2022 Charles Todd Oration

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I acknowledge the traditional custodians of the land on which we meet, the Cadigal people of the Eora nation, and this is an important occasion to acknowledge the traditional owners of the lands on which the overland telegraph was built. I acknowledge all their elders, past present and all First Nations Peoples with us today.

Thank you to Dr Jim Holmes for the kind introduction.

And thank you to Telsoc, not just for inviting me today, but for the serious and considered approach you take to public policy.

I met with Telsoc as Shadow Minister in February 2021 and again in Melbourne, not long after being sworn in as Minister.

Just this week I was revisiting my notes from that earlier meeting last year.

They spoke about the importance of focusing on not what the NBNCo is — but what it can do. We covered the benefits of expanding fibre, the role of ownership on the objectives of NBNCo, and the often-unproductive duplication in Federal-State investments schemes.

Those conversations, and the generosity of their time, left a formative impression on me.

There is a special quality to engaging with true telecommunications enthusiasts who, by virtue of their profession and experience, have seen much change in the sector and retain an ongoing passion for sharing ideas and making a contribution.

So I want to put on record my appreciation to the hardworking engineers and technicians of today who are making a great contribution to Australia’s economy and indeed to Australia’s Society..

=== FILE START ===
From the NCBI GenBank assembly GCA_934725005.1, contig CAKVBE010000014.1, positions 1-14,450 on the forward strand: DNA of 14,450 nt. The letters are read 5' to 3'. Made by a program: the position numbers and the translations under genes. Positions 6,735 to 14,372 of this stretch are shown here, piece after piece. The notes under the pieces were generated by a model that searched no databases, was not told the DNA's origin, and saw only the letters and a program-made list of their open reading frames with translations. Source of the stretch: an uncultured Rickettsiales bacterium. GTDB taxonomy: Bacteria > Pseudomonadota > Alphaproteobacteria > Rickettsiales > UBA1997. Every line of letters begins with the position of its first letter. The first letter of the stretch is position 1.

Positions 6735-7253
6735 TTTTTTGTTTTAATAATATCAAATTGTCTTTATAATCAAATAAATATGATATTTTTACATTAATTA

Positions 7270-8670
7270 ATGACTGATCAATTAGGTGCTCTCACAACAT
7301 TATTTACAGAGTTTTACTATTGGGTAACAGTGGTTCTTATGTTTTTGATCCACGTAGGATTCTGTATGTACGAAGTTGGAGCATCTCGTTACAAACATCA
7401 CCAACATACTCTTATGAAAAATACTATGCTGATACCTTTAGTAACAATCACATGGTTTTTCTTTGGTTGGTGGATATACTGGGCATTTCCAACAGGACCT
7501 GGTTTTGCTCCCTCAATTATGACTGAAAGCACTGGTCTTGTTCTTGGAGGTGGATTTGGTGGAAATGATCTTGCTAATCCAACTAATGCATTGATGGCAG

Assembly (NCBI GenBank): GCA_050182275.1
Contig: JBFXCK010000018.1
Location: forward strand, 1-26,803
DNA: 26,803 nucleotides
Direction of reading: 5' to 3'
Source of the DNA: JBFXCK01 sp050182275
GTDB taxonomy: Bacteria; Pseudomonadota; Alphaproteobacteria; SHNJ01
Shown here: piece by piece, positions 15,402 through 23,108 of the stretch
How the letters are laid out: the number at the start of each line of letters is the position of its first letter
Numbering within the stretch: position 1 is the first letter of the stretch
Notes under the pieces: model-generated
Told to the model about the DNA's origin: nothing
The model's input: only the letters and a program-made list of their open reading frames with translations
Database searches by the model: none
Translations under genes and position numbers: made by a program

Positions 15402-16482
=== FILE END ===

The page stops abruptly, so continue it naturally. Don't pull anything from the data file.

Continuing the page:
It is a great honour to be delivering the Charles Todd Oration, particularly in this anniversary year.

The Overland Telegraph was an extraordinary feat which demonstrated vision, perseverance and delivery.

The three transformational fixed line telecommunications deployments in Australia over the last 150 years were underpinned by public investment:

  • The overland telegraph in the 1870s, which we recognise today;
  • The copper telephone network rolled out by the Postmaster General’s Department last century; and
  • The National Broadband Network, initiated by the Labor Government in 2009.

It took someone with a different, unique set of skills to plan and deliver this project in nineteenth century Australia.

This was Charles Todd who – in what we’d now call a ‘sliding doors’ moment – almost didn’t come ‘down under’.

In the 1850s, the Colonial Office asked the Astronomer Royal, George Biddell Airy, to recommend someone as a “superintendent of electric telegraphs with desirable experience in astronomical and meteorological observation’’.

The job on offer was to construct a telegraph line between Port Adelaide and Adelaide for the South Australian government, and Airy originally recommended a former employee, J.C. Henderson.

Henderson was working in Canada and declined the offer, concerned there may not be permanent work once the project was completed.

Airy’s second choice, Charles Todd, was more optimistic — you could say a ‘glass half full’ kind of person.

After accepting the job, and before setting off to the colony, he married Alice, after whom Alice Springs is named.

Todd told those at the wedding reception he was ‘going to Australia in the hope of being instrumental in bringing England and Australia into telegraphic communication’.

The first messages sent on key telegraph lines are always fascinating, especially the ones staged for posterity.

The much publicised and ever-so-slightly pompous official first message sent on the Washington to Baltimore line is the legendary: “what hath god wraught?”.

But, that wasn’t actually the first message sent on that line.

Although the line had not yet been completed end-to-end and only went as far from Washington as Annapolis, one of Samuel Morse’s associates saw an opportunity to get a jump on the political news of the day.